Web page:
Local Enterprise Partnerships have been tasked by the UK Government to develop Local Industrial Strategies to help create more prosperous communities and tackle the vast regional and local disparities that exist across the UK.
Improving productivity performance and achieving more inclusive growth are the overarching challenges – and the challenges presented to all Local Enterprise Partnerships through the Government's Industrial Strategy.
Our draft Local Industrial Strategy for Hertfordshire (LIS) has brought together a strong, well-informed evidence base about our area’s economy and outlines a long-term set of priorities that capitalise on existing opportunities and addresses our area's needs.
The draft Local Industrial Strategy went out to public consultation from 9th September to 14th October 2019. The responses will be used to refine the draft strategy, as we enter the co-design process with Government. The final strategy is expected to be published in early 2020.
We will continue to develop our evidence base and will engage further with stakeholders and advance some elements of the Local Industrial Strategy via roundtable discussions. This will carry on outside the timescales of the LIS as we continually improve our understanding and depth of knowledge of the local economy and where best we can intervene to influence future sustainable growth. We will develop key “sub-strategies” which will give elements of the LIS more depth and ensure that we move quickly with regard to implementation. And we will continue our dialogue with Southern LEPs to develop an economic narrative across a wider geography.
The Hertfordshire Story
The Story So Far...
Work has been underway to develop Hertfordshire’s Local Industrial Strategy since the White Paper was published. It has included:
- wide-ranging discussions and debates about the nature of Hertfordshire’s economy with over 150 stakeholders at the LEP’s Annual Conference and AGM in March 2018 and with a further 150 at a special State of the Economy conference in November 2018;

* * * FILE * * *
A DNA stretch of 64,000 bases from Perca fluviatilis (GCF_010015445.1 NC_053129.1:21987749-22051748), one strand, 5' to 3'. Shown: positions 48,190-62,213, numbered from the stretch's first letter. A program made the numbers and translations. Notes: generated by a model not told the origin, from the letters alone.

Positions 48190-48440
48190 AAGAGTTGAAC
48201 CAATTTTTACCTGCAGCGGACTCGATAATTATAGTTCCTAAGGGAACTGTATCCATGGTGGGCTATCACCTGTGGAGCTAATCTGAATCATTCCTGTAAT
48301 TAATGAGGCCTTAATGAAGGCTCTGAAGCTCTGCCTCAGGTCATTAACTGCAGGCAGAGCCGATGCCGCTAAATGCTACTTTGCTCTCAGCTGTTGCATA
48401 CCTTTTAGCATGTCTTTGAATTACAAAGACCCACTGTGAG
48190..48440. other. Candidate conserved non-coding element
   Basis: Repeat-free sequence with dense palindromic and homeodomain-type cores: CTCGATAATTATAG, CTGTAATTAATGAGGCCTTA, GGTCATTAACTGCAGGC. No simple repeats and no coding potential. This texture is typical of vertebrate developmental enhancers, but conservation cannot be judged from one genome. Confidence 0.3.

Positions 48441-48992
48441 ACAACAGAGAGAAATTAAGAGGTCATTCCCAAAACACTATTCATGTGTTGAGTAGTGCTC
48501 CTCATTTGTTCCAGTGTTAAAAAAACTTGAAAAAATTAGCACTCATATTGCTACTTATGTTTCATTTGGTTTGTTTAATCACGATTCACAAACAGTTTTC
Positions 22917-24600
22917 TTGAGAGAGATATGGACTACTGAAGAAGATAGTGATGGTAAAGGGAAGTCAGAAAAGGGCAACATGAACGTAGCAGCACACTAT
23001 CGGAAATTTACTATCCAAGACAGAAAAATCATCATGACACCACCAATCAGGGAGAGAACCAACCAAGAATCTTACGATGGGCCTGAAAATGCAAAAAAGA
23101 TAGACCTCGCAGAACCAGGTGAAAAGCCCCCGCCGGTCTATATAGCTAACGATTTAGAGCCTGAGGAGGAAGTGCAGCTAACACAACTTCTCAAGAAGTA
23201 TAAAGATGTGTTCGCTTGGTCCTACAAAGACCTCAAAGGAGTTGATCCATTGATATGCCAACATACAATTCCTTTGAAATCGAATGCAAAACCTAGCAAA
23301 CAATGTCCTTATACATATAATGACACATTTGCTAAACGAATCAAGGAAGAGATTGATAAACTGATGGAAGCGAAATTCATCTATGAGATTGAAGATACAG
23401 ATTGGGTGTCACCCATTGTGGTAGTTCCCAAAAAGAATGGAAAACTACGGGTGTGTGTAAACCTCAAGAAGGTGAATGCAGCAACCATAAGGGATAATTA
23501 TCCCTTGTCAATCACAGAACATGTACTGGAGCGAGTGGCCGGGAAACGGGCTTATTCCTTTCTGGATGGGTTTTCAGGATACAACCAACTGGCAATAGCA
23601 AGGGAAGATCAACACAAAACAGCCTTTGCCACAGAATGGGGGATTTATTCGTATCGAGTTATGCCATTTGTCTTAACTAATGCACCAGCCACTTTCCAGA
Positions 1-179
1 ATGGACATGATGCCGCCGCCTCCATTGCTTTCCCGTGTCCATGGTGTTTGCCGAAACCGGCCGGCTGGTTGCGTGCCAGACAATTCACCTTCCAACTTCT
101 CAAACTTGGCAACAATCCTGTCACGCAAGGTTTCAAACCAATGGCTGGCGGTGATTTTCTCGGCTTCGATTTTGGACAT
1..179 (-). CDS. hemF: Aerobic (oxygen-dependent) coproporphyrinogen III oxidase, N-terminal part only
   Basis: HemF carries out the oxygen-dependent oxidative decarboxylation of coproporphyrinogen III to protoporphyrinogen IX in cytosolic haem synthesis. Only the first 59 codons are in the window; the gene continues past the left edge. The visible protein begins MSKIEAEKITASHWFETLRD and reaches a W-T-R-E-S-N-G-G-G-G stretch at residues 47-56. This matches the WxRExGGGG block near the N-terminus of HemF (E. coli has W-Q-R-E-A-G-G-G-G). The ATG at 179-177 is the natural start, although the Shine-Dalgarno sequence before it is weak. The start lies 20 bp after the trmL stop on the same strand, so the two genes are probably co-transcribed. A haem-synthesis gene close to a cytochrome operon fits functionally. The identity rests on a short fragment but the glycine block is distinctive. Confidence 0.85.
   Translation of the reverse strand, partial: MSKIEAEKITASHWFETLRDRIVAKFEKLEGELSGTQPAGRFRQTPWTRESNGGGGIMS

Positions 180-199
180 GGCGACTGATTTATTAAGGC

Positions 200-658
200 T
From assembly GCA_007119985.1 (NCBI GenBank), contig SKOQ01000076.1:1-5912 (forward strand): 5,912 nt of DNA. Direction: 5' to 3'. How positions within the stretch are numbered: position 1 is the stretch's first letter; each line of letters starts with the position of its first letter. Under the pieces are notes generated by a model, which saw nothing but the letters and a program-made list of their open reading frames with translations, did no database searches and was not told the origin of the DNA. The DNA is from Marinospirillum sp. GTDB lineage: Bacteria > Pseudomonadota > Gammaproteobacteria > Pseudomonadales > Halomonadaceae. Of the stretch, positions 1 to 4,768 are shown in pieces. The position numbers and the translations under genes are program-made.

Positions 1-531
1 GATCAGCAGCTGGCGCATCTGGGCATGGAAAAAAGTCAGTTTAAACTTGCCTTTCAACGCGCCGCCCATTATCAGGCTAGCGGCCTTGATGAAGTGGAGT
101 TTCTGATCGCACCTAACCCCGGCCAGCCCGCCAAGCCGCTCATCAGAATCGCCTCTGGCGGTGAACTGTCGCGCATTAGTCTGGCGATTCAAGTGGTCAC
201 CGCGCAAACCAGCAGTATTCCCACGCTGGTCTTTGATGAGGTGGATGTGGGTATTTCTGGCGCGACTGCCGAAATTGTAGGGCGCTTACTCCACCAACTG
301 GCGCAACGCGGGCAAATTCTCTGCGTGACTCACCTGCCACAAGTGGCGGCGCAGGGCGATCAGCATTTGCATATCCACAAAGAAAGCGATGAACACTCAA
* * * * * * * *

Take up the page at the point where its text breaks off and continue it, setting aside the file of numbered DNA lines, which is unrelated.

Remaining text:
- “deep dives” into aspects of Hertfordshire’s economy which have focused on both place and key sectors. These have considered very different kinds of places – initially, Letchworth Garden City in the north of the county and Broxbourne in the south east, with further round-tables planned in St Albans as well as with the Environment Agency and the creative industries. This is an ongoing process to continually deepen our understanding.
- a series of working meetings with key partners, notably University of Hertfordshire, Hertfordshire County Council and the newly formed Hertfordshire Growth Board to ensure the LIS fits in with the wider growth proposition for Hertfordshire;
- a survey of over 450 businesses which was conducted by the University of Hertfordshire’s Business School and focused on issues relating to productivity in Hertfordshire;
- the commissioning of bespoke thematic evidence gathering, including major enquiries into the loss of employment land across Hertfordshire and the nature of the productivity challenge;
- a series of discussion panels with neighbouring LEPs on cross border issues such as transport and sector support, and to support the emerging work of LEPs across the Greater South East region in recognising their importance to UK plc. We are continuing our dialogue with other LEP areas to develop an economic narrative for the South East.
- a public awareness campaign promoted across multiple media channels to tell the Hertfordshire “story” to maximise engagement and provoke discussion/debate throughout its development.
- A study of Hertfordshire’s social enterprise sector which will feed into our final LIS.
Why is this important?
A thorough understanding of local economies (their strengths, weakness and spatial distribution) will inform local and national decision making in the future. Here in Hertfordshire a lot of the groundwork has been done already with our Strategic Economic Plan, which was refreshed in 2017 and is economically sound.
Our Local Industrial Strategy builds on the priorities set out in our SEP, with a focus on how we can boost productivity and drive inclusive growth. Hertfordshire's strategy will be an integral part of the wider growth plan and positions the LEP as key drivers of it.
It will also be used to inform choices at local and national levels. It is not a bidding document. There is no new funding directly attached to the Local Industrial Strategy; in order for it to be agreed with Government it should be achievable within funding streams that already exist.
However, Local Industrial Strategies will help to inform how existing funds such as the UK Shared Prosperity Fund and future place-based funds are allocated, along with a wide range of other local and national funding streams as set out across the Industrial Strategy. This may include the Strength in Places Fund, Transforming Cities Fund, Cultural Development Fund and others.
Stakeholder engagement and consultation
Collaboration is key. We have worked with a wide range of partners, including corporates, universities, think tanks and economists, business representative organisations, the not-for-profit sector, local authority leaders and central Government officials to develop the evidence base and help shape our priorities.
Our LIS plays a key function in the wider growth proposition being developed by Hertfordshire Growth Board. The LEP and the local authorites have all or are due to sign up to this agreement to ensure that we speak with one voice to Government.